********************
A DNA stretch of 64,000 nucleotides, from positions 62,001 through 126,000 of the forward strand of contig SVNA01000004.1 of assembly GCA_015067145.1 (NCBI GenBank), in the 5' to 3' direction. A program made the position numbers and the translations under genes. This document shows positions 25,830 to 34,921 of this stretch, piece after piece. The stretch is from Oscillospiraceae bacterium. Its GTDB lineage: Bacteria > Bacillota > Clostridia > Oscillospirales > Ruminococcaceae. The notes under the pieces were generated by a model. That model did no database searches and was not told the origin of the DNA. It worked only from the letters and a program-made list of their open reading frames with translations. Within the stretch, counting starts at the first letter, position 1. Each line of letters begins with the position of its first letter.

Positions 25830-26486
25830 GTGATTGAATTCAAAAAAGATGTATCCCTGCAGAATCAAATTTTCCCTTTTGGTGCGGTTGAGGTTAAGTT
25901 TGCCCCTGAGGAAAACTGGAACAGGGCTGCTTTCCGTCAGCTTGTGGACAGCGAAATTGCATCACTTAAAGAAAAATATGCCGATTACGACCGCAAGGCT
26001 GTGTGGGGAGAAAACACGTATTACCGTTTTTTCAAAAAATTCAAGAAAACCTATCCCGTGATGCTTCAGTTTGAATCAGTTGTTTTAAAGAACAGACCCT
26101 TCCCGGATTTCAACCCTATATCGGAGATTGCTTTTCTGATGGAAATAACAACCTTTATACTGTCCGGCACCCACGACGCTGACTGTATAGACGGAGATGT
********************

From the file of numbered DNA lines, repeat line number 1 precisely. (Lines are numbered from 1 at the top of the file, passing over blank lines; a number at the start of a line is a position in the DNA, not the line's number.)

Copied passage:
A DNA stretch of 64,000 nucleotides, from positions 62,001 through 126,000 of the forward strand of contig SVNA01000004.1 of assembly GCA_015067145.1 (NCBI GenBank), in the 5' to 3' direction. A program made the position numbers and the translations under genes. This document shows positions 25,830 to 34,921 of this stretch, piece after piece. The stretch is from Oscillospiraceae bacterium. Its GTDB lineage: Bacteria > Bacillota > Clostridia > Oscillospirales > Ruminococcaceae. The notes under the pieces were generated by a model. That model did no database searches and was not told the origin of the DNA. It worked only from the letters and a program-made list of their open reading frames with translations. Within the stretch, counting starts at the first letter, position 1. Each line of letters begins with the position of its first letter.